Puerto Rico Primary Looms Smaller

Last week, in an analysis of the popular vote in the Democratic race, I quoted Manuel Alvarez-Rivera, a Puerto Rican election expert who scoffed at the widely accepted estimate here on the mainland of a turnout of 1,000,000 voters in Puerto Rico’s June 1 primary.

It’s a little remarkable in the first place that the matter of turnout by the late-voting Puerto Rico Democrats should be a topic of discussion at all. But with the expectation that Hillary Clinton will post a resounding win there, possibly erasing Barack Obama’s overall popular-vote lead under certain circumstances (i.e., counting Florida and/or Michigan), Puerto Rico has been a crucial component of any argument that the Democratic contest is still undecided.

But the one million figure is based on the astronomical turnout that marks some Puerto Rican elections that deal with the fraught issue of that island’s status, and as Alvarez-Rivera told me, that sort of intensity probably won’t spill over to a presidential primary. He suggested the real number would be around 600,000.

Yesterday he wrote back with news that reinforces his forecast: a report that Puerto Rico’s Democratic Party has asked the Commonwealth Elections Commission to cut the number of polling places by 1,000, apparently due to a failure to find poll workers.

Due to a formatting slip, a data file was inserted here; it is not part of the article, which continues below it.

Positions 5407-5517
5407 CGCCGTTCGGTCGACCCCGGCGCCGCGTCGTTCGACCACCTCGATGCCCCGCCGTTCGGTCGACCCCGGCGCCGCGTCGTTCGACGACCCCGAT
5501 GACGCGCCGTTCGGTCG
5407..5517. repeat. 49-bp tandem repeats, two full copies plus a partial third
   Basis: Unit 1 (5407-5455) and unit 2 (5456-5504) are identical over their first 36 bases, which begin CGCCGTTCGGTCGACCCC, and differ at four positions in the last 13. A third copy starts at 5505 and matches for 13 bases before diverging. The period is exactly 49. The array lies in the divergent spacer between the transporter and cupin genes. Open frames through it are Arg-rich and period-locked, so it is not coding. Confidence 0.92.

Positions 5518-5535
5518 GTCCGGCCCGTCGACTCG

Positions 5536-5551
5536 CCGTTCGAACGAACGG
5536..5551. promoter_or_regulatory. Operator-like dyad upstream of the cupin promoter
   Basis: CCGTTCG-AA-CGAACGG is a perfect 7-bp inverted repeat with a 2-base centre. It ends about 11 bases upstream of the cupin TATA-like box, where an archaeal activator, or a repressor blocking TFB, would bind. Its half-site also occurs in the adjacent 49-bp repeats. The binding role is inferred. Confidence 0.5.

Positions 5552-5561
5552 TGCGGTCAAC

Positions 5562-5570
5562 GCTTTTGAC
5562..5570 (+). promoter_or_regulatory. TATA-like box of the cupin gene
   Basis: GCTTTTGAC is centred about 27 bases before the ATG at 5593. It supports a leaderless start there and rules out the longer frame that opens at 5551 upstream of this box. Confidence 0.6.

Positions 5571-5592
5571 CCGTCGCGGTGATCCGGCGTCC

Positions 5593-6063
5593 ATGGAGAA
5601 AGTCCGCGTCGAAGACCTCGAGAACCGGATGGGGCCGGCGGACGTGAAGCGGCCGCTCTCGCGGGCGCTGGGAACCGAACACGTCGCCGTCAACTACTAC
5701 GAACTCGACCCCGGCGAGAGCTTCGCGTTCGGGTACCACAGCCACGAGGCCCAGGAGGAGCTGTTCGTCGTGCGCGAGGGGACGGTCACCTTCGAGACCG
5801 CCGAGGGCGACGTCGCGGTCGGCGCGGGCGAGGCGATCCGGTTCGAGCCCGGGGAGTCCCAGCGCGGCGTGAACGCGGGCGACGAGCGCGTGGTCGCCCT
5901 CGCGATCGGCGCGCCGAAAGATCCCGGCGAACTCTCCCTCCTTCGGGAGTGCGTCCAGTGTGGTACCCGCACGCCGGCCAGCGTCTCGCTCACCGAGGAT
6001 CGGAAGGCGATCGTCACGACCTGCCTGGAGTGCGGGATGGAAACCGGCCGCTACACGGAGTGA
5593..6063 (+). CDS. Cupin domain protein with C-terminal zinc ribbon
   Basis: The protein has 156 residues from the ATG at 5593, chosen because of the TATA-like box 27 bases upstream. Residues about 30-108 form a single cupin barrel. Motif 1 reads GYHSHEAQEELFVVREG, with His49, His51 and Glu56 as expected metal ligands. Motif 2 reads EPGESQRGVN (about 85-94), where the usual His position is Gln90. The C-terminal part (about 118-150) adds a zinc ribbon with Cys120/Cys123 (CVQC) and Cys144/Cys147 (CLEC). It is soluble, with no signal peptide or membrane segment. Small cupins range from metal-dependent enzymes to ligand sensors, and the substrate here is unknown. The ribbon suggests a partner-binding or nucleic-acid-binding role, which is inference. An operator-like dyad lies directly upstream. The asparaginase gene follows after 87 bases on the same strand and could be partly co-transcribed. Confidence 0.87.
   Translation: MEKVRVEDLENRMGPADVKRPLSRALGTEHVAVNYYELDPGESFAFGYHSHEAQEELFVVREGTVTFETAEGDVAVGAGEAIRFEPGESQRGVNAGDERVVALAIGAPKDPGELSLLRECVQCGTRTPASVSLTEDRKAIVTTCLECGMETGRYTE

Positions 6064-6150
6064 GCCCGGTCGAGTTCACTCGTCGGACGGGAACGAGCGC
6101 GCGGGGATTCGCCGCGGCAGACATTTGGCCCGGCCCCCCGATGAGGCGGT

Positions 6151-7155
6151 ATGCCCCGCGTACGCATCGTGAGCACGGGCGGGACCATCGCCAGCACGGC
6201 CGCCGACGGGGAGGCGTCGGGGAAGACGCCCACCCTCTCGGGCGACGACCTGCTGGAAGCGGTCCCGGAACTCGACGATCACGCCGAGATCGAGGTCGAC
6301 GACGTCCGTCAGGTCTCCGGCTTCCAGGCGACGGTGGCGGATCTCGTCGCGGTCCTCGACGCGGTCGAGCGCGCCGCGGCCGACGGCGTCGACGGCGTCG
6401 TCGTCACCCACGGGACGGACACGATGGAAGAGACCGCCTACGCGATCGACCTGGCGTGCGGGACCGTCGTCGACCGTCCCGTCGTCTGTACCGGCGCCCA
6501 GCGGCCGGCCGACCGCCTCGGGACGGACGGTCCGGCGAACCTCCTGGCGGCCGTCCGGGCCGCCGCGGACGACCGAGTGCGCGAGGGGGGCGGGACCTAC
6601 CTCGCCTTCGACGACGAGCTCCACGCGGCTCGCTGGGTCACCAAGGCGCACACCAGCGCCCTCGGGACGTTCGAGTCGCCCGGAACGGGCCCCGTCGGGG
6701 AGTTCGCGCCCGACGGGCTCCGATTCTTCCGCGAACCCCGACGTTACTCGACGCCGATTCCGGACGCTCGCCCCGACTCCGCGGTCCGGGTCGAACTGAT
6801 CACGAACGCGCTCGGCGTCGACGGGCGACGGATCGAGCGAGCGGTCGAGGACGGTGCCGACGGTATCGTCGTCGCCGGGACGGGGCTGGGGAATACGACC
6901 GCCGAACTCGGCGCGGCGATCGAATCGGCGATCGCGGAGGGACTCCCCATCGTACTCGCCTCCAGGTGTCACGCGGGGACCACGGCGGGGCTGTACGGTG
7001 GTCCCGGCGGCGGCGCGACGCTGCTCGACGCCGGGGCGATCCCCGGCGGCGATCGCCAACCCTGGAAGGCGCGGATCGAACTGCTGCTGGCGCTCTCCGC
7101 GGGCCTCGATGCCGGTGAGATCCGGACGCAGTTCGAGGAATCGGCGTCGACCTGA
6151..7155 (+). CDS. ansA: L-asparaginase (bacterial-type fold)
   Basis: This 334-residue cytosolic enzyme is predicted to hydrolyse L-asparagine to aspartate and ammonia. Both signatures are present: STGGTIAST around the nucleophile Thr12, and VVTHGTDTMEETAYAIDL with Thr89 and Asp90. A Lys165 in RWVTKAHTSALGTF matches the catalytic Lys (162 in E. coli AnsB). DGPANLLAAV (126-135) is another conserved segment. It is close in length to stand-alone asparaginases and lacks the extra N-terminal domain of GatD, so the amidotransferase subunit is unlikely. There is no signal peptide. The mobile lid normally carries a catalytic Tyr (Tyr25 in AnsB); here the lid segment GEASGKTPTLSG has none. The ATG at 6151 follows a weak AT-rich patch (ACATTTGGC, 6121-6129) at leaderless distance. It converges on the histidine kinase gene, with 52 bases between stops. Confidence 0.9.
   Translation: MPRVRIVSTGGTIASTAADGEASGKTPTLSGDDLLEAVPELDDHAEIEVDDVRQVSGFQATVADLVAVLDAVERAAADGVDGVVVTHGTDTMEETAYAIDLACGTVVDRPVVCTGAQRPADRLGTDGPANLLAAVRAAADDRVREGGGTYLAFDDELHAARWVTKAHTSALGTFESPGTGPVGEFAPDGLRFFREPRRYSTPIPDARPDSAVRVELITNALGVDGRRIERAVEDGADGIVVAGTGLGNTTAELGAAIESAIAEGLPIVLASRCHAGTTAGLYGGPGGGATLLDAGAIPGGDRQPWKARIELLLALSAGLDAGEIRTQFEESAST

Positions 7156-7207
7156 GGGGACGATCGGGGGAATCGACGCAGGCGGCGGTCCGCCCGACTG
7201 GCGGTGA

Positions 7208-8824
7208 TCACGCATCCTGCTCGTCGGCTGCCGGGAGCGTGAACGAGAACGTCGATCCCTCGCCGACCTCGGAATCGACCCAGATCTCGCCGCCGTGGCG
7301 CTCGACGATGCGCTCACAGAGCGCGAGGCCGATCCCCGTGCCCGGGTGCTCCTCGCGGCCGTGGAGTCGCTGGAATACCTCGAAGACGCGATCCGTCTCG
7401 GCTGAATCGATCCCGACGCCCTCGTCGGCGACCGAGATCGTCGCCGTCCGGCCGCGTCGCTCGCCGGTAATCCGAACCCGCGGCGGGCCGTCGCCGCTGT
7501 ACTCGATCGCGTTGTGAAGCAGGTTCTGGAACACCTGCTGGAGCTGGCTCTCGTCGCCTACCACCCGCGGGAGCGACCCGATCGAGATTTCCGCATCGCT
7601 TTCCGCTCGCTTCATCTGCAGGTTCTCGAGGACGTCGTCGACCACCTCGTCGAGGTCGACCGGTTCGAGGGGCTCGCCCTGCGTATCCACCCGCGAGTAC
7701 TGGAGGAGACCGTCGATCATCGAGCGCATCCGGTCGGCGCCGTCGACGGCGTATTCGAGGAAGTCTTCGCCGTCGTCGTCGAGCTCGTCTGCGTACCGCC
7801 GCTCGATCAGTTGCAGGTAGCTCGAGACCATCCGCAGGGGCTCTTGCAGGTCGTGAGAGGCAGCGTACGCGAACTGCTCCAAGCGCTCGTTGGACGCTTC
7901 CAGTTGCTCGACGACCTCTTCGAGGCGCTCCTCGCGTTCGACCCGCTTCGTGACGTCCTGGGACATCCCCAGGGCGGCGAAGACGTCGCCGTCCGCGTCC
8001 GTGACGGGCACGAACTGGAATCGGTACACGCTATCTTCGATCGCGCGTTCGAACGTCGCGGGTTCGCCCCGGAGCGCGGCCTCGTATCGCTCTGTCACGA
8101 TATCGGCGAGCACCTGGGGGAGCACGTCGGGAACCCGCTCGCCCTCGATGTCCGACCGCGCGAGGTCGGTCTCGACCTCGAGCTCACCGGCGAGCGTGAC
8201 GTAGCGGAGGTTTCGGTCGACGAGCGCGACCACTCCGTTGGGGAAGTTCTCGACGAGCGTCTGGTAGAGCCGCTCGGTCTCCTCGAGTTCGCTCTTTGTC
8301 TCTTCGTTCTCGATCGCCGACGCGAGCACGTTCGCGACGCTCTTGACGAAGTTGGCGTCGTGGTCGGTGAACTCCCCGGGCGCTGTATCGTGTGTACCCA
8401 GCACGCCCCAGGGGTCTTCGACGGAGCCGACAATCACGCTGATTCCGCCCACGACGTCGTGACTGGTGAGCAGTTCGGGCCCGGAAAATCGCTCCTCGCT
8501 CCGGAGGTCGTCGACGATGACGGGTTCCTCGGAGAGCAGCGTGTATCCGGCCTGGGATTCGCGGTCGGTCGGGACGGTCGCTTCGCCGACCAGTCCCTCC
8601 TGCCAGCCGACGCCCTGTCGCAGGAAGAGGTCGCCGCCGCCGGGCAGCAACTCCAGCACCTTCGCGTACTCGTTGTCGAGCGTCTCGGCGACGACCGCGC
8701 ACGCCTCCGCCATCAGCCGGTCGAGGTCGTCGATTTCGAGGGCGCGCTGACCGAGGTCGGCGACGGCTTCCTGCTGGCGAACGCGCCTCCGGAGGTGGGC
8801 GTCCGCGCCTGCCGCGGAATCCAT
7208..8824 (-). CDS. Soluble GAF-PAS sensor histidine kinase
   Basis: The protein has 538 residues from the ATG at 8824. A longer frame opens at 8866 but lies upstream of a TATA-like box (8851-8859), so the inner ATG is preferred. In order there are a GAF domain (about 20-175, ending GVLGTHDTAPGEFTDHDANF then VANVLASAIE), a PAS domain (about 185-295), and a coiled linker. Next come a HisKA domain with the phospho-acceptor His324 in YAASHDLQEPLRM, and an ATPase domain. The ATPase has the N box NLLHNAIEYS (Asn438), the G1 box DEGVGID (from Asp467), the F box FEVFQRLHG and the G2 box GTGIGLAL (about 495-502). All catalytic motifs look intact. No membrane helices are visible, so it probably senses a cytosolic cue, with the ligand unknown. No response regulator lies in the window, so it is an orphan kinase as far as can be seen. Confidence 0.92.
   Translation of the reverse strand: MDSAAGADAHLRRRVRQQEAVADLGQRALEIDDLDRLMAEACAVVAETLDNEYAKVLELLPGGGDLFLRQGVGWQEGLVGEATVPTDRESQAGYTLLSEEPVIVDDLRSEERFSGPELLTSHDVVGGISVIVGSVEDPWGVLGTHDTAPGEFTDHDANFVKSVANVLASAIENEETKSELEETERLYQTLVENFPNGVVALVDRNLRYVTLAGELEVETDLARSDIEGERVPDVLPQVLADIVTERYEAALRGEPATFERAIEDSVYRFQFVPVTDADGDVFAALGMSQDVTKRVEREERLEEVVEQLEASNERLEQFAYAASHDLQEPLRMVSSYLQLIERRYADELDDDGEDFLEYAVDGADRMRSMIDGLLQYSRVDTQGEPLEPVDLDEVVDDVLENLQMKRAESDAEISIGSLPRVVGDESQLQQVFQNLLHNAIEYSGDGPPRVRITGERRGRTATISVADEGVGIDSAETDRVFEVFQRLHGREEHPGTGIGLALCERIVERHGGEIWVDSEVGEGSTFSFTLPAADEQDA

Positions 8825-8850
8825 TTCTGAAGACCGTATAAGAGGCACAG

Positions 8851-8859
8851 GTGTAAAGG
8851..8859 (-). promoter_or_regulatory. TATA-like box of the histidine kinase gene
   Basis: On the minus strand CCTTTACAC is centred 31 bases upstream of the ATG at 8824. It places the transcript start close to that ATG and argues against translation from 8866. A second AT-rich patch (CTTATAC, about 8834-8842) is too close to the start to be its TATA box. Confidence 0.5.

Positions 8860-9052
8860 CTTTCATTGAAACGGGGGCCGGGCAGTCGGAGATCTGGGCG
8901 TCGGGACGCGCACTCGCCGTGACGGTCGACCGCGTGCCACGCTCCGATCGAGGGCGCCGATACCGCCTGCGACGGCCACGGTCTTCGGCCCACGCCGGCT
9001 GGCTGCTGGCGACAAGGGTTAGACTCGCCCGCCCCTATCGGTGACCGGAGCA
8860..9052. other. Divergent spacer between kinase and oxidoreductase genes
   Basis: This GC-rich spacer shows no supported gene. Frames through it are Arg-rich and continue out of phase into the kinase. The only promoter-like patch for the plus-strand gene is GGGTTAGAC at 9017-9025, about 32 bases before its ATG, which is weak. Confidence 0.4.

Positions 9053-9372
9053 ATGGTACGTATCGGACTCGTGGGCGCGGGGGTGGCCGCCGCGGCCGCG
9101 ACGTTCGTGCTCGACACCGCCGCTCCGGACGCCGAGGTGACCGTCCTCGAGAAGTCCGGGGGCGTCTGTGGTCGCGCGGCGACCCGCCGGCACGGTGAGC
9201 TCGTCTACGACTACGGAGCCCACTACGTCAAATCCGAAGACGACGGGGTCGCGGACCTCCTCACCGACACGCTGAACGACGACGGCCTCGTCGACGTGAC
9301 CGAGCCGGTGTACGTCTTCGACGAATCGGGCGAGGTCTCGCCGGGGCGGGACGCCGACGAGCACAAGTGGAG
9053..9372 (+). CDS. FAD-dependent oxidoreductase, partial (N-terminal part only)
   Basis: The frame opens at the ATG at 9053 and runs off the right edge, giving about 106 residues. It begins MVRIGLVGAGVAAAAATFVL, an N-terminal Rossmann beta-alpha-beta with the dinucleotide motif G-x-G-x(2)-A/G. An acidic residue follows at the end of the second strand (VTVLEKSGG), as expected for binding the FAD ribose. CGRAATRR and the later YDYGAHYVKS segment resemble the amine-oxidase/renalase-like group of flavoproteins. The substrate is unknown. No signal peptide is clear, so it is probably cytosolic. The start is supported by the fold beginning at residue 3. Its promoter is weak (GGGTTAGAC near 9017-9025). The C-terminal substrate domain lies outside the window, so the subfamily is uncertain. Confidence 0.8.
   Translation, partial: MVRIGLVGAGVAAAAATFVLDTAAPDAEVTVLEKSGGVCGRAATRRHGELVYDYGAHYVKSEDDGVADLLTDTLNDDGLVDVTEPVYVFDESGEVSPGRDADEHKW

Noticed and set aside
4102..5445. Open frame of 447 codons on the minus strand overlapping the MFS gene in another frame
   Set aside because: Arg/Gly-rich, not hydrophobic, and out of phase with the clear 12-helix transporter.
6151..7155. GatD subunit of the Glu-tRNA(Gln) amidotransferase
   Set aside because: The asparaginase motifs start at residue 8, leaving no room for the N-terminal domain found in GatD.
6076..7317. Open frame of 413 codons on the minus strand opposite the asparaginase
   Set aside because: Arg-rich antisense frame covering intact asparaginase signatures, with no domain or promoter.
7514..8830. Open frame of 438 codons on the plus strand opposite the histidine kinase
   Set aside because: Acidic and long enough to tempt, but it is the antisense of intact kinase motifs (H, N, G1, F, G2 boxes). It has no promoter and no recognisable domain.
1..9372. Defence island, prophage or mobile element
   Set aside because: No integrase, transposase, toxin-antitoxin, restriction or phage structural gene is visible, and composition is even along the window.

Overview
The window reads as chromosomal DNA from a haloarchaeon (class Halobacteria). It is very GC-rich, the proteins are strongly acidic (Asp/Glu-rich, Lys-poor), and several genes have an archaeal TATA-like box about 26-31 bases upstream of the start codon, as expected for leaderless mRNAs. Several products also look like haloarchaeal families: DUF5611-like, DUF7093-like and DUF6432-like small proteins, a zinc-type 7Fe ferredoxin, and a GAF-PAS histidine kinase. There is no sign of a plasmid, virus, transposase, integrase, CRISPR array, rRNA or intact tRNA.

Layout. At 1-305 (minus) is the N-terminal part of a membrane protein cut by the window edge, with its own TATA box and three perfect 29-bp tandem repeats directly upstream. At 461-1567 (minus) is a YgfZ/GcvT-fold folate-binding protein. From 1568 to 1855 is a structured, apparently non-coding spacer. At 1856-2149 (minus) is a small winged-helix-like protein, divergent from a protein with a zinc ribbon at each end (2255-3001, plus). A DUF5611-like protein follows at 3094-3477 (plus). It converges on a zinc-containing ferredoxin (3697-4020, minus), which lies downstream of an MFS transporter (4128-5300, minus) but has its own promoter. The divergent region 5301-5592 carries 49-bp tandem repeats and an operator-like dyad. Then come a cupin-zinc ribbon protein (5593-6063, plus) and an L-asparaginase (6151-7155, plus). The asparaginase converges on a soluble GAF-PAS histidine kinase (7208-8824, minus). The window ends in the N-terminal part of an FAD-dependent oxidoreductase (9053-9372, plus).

Alvarez-Rivera’s analysis:


Now, I can tell you that the only time in recent memory there have been problems recruiting election workers was for the 2005 referendum [on statehood whether to switch to a unicameral legislature], and those problems were widely perceived as being symptomatic of voters’ lack of interest in the event – which turned out to be the case, as less than 600,000 voters took part in the referendum. With that in mind, the fact that an article like this has been published *at all* is in my view indicative that the Commission fears the primary could turn into a huge fiasco, and they’re engaging in a PR exercise to shift blame away from them: in fact, the article essentially blames the Democratic Party and specifically its commissioner for the ongoing problems.


Personally, I’m not terribly surprised about these problems. At this juncture, Sen. Obama’s nomination appears to be all but certain, and the primary is increasingly perceived as an irrelevancy – albeit a very costly one, to the tune of five million dollars. However, the Puerto Rico Democratic Party chairman is on Sen. Clinton’s camp, and it’s quite evident he wants the primary to go on nonetheless – he’s even talking about one (or more) upcoming visit(s) by Sen. Clinton herself, evidently to boost voter turnout. That said, I don’t know if the decision to go ahead with the primary is his idea or part of Hillary Clinton’s strategy to hang on to the bitter end.


UPDATE: The corrected mistake in brackets is mine, not Manuel’s.

Puerto Rico Primary Looms Smaller